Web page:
Celeb News

A remarkable survival story from the tough women of the outback

Michelle Endacott travels to Broken Hill to meet the nurses helping save women in the bush.

When the Flying Doctors plane lands on the desolate airstrip at Ivanhoe, someone is always there to meet it.
This person must drive down the airstrip to scare kangaroos away, then ferry medical staff to the clinic in this tiny outback NSW town.
Today, our roo-chasing chauffeur is pint-sized farmer Jill Crozier, 58, here to be reunited with the woman who helped save her life, breast care nurse Jo Beven.
Jill’s story begins when a lamb kicked her in the left breast.
“I thought I was just bruised, but when I had a shower I felt a lump and had this sick feeling. In hindsight, that lamb saved my life – it made me go to the doctors.”
That lump turned out to be so hard, the experts had trouble getting a needle into it. And it was cancer.
“Before my mastectomy, I talked to my breast, saying, ‘Thank you very much for nurturing my child, now it’s time to go,” says Jill.
Next came chemotherapy, meaning a gruelling 1600km round trip to Adelaide every three weeks, for five months. After that, Jill needed another IV drug, Herceptin, every three weeks, for 12 months.
The treatment was taking its toll and Jill couldn’t leave her husband Allan and 7500 hectare sheep station again – so Jo organised to fly in, the drugs packed in a cooler, to give her the treatment.
And so a life-long friendship was born.
It’s not just a cliché that everyone knows everyone in the bush – it’s bang on in Ivanhoe.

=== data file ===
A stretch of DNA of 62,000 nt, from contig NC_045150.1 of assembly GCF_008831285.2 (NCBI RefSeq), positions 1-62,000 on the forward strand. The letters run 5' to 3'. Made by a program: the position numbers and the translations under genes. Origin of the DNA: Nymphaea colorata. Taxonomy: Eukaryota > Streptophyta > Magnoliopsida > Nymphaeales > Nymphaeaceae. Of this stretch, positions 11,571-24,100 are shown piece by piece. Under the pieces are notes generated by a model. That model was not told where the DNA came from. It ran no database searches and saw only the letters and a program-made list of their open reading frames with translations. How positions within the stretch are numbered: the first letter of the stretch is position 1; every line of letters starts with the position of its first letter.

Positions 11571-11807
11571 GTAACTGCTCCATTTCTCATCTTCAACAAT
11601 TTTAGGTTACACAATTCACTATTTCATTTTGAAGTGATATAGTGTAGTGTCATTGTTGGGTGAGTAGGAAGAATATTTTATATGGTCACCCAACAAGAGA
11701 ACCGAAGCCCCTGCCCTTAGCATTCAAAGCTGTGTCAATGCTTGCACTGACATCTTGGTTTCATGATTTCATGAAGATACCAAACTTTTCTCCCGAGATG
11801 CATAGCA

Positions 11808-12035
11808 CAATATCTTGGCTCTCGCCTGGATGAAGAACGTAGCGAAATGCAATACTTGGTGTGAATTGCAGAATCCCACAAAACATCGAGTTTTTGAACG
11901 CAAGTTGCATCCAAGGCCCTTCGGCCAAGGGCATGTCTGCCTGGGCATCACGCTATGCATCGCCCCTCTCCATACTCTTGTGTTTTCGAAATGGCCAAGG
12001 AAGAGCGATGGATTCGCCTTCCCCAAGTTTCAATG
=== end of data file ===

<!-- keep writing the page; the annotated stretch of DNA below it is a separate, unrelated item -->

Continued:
When Jill was sick, she received home-care help from young local mum Tammie McMaster.
Not long after, Tammie, too, felt a lump under her armpit. She was 31.
The same harrowing trips to Adelaide for breast cancer treatment ensued, but Tammie had the added anguish of caring for two young children.
And again, nurse Jo stepped in to give the Herceptin treatment to top off the life-saving regimen.
“Jo was always happy and funny – and what’s important is that she treated me just like a normal person,” Tammie says.
Jo says it is important that Tammie tells her story, as so many young women think that cancer just can’t happen to them.
Though Jo flies to work and battles dust, heat and flies, her job is the same as breast care nurses across the nation.
“No matter where women are, they all have the same questions,” she says.
“They are hearing words they have never heard before. And they all want to know, ‘What the hell do I do now?’”
Jo, who works out of a hangar at Broken Hill airport, likes to joke that she is by “royal appointment”, as her McGrath Foundation position was announced when Crown Princess Mary of Denmark visited the Royal Flying Doctor Service in 2011.
For the women of the outback, Jo is more important than any royal – after all, she helps save lives.
For a major report on the work of the McGrath Foundation, buy a copy of the October issue of The Australian Women’s Weekly, on sale now.

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